In a hidden gem of a bakery in the vibrant city of Montreal, I sat down to my first almond croissant. The tiny bakery, Kouign-Amann, held only 3 tables, but the atmosphere felt so cozy and inviting it made me feel as if I belonged. The bakery was open to the kitchen where the bakers rolled out beautiful sheets of homemade puff pastry. The pastries were classically French, but the bakery had a vibe that could only come from the soul of Montreal. Despite its small size, I had never encountered a more active bakery in my life (and I doubt I will again) as the door swung open so often I rarely saw it close for more than a moment.
On this particular day, I was lucky enough to find myself a seat at a table. The almond croissant was larger than my two fists put together, standing tall from the flaky layers. Covered with powdered sugar and sliced almonds, I found it a mess to eat as the tender crumbs scattered over the table and onto my lap as the croissant gradually disappeared. Somehow, though, it was perfect.
Perfect for the moment, perfect for the city, perfect for the place I was at in my life.
My roommate introduced me to the bakery a few days earlier. I had just moved into an apartment a few blocks down and to break up the rush of a trip to buy furniture, she pulled me into the small bakery on our walk to the metro, ordered me a plain croissant, and warned me that it would be the best I would ever eat. She was right.
From then on, I walked past the bakery regularly as I made my way around the city. The bakery, to its credit, kept the ovens on throughout the day so it was possible to get warm pastries any time of day. The temptation to resist, I found, was often too much. Every time I made my way through the bakery door, I fell a little more in love with pastries, more smitten with baking.
It was a cold fall afternoon when I stepped in the bakery after a rush of holiday shopping. The bakery was humid, as the hot air from the ovens mixed with the frigid air from outdoors. I ordered an almond croissant and managed to snag one of the coveted seats in the busy room, dropping my packages by my feet. French language bounced off the walls as the windows fogged over with steam, condensation running down the panes to reveal the bustling street outside. An old man sat across from me, a newspaper spread across the table, a coffee in hand. The moment itself made me feel so rich, so alive. Emboldened by the atmosphere and a mouthful of croissant, I made up my mind about a decision that had been haunting me for quite some time.
It was the moment I made the decision to pursue pastries.
Almond Cardamom Rolls are inspired from the pastries I fell in love with in Montreal. The dough is no-knead, which makes it much less work than its traditional counterpart. A touch of sour cream brings a tenderness to the rolls and the addition of cardamom adds the right amount of spice. The rolls are filled with a mixture of almond paste and brown sugar, which is rich and deeply flavorful. A simple vanilla glaze and a sprinkle of sliced almonds finishes off the light rolls. The rolls can also be made the night before and baked the next morning to serve warm for family and friends.
Almond Cardamom Rolls
Yields 24 rolls
2 teaspoons dry active yeast
1/4 cup (60 ml) barely warm water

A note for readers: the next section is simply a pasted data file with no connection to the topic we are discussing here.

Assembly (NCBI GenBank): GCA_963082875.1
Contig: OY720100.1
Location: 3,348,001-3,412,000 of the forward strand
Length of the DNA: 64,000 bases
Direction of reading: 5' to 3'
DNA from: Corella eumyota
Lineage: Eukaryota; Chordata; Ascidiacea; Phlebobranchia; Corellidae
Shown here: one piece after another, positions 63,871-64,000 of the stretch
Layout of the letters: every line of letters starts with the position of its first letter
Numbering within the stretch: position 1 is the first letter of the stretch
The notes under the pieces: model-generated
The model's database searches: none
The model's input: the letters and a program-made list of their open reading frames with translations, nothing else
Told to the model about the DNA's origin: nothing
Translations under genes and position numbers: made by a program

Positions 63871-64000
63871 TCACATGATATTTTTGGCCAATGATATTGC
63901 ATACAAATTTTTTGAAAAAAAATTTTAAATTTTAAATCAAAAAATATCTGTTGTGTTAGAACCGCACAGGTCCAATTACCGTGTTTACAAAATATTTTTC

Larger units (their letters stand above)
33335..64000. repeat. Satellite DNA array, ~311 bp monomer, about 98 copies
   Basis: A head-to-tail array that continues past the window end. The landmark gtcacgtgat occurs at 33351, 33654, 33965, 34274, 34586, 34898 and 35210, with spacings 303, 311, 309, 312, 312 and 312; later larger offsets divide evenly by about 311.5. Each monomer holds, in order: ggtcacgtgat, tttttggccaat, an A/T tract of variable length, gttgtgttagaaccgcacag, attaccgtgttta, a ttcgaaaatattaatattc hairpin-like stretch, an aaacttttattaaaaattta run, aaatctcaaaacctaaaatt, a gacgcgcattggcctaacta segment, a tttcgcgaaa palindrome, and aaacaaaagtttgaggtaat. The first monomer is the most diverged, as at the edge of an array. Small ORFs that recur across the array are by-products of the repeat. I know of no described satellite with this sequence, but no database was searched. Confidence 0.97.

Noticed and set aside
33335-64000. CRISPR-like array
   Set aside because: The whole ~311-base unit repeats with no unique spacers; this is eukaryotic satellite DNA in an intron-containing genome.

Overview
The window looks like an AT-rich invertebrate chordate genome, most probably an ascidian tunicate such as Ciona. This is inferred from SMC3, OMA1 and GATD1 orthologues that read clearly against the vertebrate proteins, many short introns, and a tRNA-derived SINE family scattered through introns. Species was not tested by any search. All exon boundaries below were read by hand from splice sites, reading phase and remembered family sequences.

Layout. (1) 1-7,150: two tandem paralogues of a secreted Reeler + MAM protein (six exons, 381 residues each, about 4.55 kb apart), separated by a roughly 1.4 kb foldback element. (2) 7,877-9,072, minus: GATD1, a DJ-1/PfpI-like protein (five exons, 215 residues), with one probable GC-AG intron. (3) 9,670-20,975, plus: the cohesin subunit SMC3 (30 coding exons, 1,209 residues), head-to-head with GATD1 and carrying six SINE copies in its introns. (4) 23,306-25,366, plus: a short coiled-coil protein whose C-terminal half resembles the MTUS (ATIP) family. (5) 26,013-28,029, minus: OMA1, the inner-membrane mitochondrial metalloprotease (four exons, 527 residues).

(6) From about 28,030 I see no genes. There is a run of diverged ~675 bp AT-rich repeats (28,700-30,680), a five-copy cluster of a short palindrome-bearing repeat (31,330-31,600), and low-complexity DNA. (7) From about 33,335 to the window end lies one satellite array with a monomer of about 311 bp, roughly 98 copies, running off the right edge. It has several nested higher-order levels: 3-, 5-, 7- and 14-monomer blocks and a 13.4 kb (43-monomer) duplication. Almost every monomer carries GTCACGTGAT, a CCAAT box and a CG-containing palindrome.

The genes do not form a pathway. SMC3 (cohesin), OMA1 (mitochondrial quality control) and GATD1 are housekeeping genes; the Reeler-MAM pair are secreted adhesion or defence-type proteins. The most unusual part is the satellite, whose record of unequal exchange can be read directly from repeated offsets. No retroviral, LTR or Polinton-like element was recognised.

1/4 cup (60 grams) granulated sugar
1 teaspoon ground cardamom
1 teaspoon salt
6 tablespoons (85 grams) butter, melted
2 large eggs
1/2 cup (115 grams) sour cream
2 3/4 (350 grams) bread flour (all purpose will work)
8 ounces (227 grams) almond paste
3 tablespoons brown sugar, packed
3 tablespoons (40 grams) butter, melted
1 teaspoon vanilla extract
Pinch of salt
Egg Wash + Vanilla Glaze
1 large egg
3 tablespoons milk, divided
1 cup (125 grams) powdered sugar
1 teaspoon vanilla extract
Sliced almonds, for garnish
In a large bowl, dissolve the yeast in the barely warm water and allow to sit about 5 minutes until activated (looks frothy). Stir in sugar, cardamom, salt, melted butter, eggs, and sour cream. Gradually add the flour, mixing until it has been incorporated. Cover dough with plastic wrap or a kitchen towel and let rise in a warm place until doubled, about 2 hours. Punch down dough and allow to rise a second time until doubled, about 1 hour.
Meanwhile, to create the almond filling, crumble the almond paste into a small bowl. Add in the brown sugar, melted butter, vanilla, and salt, mixing until it forms a thick dough. Set aside.
Divide dough in half and, on a lightly floured surface, roll out each half into a 12-inch circle. Using a pizza cutter, cut the dough into 12 equal slices (like a pizza). Divide almond filling into 1/2 tablespoon-sized pieces. Form each piece into a small log and place 1-inch from the wide end of each roll. Starting on the wide end, roll up each dough slice like a croissant. Set the rolls pointed end down on a baking sheet. Cover and allow to rise until doubled, about 30 minutes.
(Alternatively, to make them for the next morning, cover with foil before rising and place in the refrigerator overnight. In the morning, remove from the refrigerator and allow the rolls to warm to room temperature and rise until doubled.)
Preheat oven to 350 degrees F (180 degrees C).
In a small bowl, whisk together the egg and 1 tablespoon milk to make the egg wash. Brush each roll generously and bake rolls for 15-20 minutes, or until golden.
In another small bowl, stir together the powdered sugar, vanilla, and 2 tablespoons milk. Drizzle over rolls and sprinkle with almonds.